What an astonishing thing a book is. It’s a flat object made from a tree with flexible parts on which are imprinted lots of funny dark squiggles. But one glance at it and you’re inside the mind of another person, maybe somebody dead for thousands of years. Across the millennia, an author is speaking clearly and silently inside your head, directly to you. Writing is perhaps the greatest of human inventions, binding together people who never knew each other, citizens of distant epochs. Books break the shackles of time. A book is proof that humans are capable of working magic. –Carl Sagan, from “The Persistence of Memory” http://en.wikiquote.org/wiki/Carl_Sagan

Among my very earliest memories is a vivid image of my best friend and next door neighbor, Monica (then known as Mickey) and me drawing pictures of cats. In order to draw a cat (the way I first drew them as a child), I started with an M. The M was its ears.

The point is, I knew what an M was.

We must have been about three at that point, maybe four. I know I was less than five, because when I was five, we moved away.

This means I could write an M before I could draw a cat, and though this fact may not be enormously surprising (as my name, after all, begins with an M), it does emphasize the point I’m trying to make, which is that writing, in my life, has such early roots that I don’t remember learning to do it.

Similarly, I don’t really remember learning to read. I can’t recall a time when I couldn’t. As an only child, I often found books to be my best company, and from the time I could read by myself, I read everything I could get my hands on. Books, to me, were windows into worlds I would never see. Worlds their authors saw and wanted to share. Some of my favorites were Carolyn Hayward’s “Little Eddie” series and all the Beverly Cleary books in the third grade; Harriet the Spy and The Long Secret along with all the Walter Farley and Marguerite Henry books in the fourth, which was also when I scandalized the PTA by doing a book report for school on Arthur Hailey’s Airport; and Sid Fleishmann’s, Joan Aiken’s, and Zilpha Keatley Snyder’s books in the fifth.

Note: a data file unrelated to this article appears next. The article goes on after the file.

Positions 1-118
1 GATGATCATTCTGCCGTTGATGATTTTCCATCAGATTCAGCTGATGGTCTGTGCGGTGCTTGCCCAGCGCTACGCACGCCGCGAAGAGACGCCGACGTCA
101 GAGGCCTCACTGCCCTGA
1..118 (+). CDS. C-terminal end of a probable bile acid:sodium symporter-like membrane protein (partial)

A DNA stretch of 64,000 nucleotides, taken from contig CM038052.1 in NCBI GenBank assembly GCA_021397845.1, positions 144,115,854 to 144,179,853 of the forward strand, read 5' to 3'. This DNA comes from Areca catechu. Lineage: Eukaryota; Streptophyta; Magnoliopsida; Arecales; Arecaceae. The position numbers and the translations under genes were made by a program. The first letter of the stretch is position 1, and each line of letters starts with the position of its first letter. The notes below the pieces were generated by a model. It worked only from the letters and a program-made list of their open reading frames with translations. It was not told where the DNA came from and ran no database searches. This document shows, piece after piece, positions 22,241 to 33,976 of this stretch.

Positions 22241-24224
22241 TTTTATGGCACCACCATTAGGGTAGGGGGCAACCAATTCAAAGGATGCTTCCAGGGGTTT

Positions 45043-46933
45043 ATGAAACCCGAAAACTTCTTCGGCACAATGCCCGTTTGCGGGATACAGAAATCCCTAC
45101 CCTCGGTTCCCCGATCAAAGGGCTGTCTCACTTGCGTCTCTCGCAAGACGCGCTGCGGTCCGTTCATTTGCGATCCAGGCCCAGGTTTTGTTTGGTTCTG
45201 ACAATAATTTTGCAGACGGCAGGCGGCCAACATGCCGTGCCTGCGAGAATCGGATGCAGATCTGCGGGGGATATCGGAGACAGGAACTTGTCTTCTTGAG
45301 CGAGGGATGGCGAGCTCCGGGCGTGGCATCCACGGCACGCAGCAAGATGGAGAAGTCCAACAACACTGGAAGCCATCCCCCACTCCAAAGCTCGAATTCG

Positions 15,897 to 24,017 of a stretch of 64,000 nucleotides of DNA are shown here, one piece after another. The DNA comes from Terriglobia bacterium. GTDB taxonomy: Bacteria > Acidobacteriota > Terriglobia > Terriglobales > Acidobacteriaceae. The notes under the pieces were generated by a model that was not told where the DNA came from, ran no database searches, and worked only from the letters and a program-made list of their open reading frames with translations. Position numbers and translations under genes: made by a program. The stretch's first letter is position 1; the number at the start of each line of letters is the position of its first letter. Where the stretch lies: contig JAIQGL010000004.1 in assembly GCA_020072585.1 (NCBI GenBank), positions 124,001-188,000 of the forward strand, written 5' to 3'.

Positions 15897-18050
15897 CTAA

And the more I read, the more I wanted to write. Not just physical writing–printing or cursive–but writing as the transmission of ideas and the creation of worlds.

It was my fifth grade teacher, Mrs. Harrow, who got me started. Her specialty, fortuitously, was creative writing, and every Friday, she would post a full-page photo from Life Magazine on the board, folding it over to hide a crucial detail, and have us write a story that would complete the picture. In another exercise, she once provided a long list of items and asked us to pick three of them and write a story about how we would survive on a desert island with just those items. I recall one that I picked was a hubcap, which I proposed to use as a plate.

I may not remember much of anything else from fifth grade (so I’m probably not smarter than a fifth grader), but I do remember the writing assignments.

Mrs. Harrow liked my stories a lot, but found them frustrating because they rarely had endings. I had such trouble with endings in those days that she called my mom in for a conference to discuss it, thinking there must be some deep-seated psychological reason for it. I don’t remember if there was, or what solution they came up with, but my first complete story—a ten-page mystery-suspense short titled “The Intruder”— was the product of it. It was the first story I’d ever finished. Mrs. Harrow was quite pleased with it, and so was I. Being a pack rat, I probably still have it here somewhere, still buckled into its navy blue folder.

I still have trouble with endings—and sometimes beginnings and middles as well—but if I’m patient and keep my mind open, the ideas come.

Where do they come from? Where does writing come from? As I write the words on the page right now, what intellectual or imaginative force is at work to create a sentence, to transmit an idea?

I don’t know. It must be magic.